First, the wild Rochester turkey showed up on social media video strutting around all puffed up.
The turkey was captured on video following police escorts down the street to safety. Some townspeople celebrated him, bestowing on him the name Jake — and to his ultimate misfortune — feeding him.
Jake sealed his fate when he chased a kid on a bike Tuesday. Police escorted him to a secluded garden area and shot him in the breast with a 9mm, according to interim police Chief John Sherwin.
Sherwin said the turkey had been hanging out for at least a month at the intersection of 16th Street and Mayowood Avenue Southwest. “It’s kind of a miracle that it hadn’t been it by a car or caused a major accident,” Sherwin said, adding that police were receiving multiple calls about the turkey every day.
“Frankly, we dealt with this bird too long,” Sherwin said.
Jake’s adopted intersection includes fast-casual restaurants, a senior living center and a new apartment building. Residents and diners were feeding the turkey and named him Jake, Sherwin said — a misnomer because a jake is a young male and this tom was full-grown.
Ultimately, the humanization of Jake hastened his demise because he wasn’t afraid of anyone.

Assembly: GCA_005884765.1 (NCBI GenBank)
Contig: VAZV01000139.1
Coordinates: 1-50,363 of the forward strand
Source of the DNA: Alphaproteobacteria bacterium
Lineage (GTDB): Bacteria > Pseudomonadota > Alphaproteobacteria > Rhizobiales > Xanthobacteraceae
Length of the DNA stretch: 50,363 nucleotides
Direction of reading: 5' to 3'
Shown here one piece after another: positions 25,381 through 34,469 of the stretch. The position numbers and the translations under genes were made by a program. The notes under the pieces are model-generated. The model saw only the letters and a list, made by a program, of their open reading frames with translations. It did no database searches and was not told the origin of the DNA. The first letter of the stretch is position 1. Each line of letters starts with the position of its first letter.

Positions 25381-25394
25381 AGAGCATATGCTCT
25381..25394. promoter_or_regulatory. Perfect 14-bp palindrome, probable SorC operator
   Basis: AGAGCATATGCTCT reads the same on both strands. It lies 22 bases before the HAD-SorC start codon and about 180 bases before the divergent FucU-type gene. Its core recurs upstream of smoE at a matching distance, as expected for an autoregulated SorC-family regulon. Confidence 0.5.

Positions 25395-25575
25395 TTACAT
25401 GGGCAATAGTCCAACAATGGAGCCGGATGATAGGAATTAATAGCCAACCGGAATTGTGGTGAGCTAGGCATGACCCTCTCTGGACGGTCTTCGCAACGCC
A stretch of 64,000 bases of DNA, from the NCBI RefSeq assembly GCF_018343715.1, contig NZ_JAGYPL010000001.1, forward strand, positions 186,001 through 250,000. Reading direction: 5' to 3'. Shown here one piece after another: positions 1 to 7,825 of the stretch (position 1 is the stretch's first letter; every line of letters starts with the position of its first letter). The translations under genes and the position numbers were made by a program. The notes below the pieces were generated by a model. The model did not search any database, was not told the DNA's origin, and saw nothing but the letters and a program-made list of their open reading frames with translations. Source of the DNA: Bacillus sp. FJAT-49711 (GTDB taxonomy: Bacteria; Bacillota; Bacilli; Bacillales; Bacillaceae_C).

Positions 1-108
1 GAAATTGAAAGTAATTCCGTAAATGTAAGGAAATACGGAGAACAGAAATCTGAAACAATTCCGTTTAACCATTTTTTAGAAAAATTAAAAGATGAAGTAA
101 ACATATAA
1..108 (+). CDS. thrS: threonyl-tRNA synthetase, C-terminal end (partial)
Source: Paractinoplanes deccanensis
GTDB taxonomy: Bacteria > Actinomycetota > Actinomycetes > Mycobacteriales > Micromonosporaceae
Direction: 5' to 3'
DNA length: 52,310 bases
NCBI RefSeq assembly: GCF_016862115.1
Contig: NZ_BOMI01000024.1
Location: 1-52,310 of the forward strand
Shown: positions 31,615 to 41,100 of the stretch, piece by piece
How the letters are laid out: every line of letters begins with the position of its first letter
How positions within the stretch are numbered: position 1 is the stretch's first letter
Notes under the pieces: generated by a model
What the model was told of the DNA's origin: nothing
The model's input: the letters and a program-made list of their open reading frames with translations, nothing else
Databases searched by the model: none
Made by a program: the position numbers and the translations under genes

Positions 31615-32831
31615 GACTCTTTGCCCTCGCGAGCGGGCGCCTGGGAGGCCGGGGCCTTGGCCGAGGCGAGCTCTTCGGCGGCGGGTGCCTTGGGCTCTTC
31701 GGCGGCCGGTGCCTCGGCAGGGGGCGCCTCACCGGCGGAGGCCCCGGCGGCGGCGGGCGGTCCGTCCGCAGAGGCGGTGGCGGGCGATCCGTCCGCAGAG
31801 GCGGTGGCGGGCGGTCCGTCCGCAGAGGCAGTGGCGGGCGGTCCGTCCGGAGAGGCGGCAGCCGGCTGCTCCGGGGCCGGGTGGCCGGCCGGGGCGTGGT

“This is what happens when people try to feed wild animals. It’s not good for the animal. It’s not good for nature,” Sherwin said.
Among other annoyances, the turkey had pecked at parked cars. Video surfaced online of Jake chasing a motorcyclist. His final act came when he chased a child on a bike.
“The decision was made, in the interest of public safety, they needed to remove the bird from the situation,” Sherwin said. “You certainly don’t want it to hurt a kid.”
Sherwin said he’s received some complaints from animal welfare activists, but he’s confident the right decision was made. “If the most controversial thing in our police department is we shot a wild turkey that was a traffic hazard, then you’re doing pretty good,” Sherwin said.
As for Jake’s remains, he did not end up on a platter. “The idea that we had a turkey dinner at the police station is not accurate,” Sherwin said.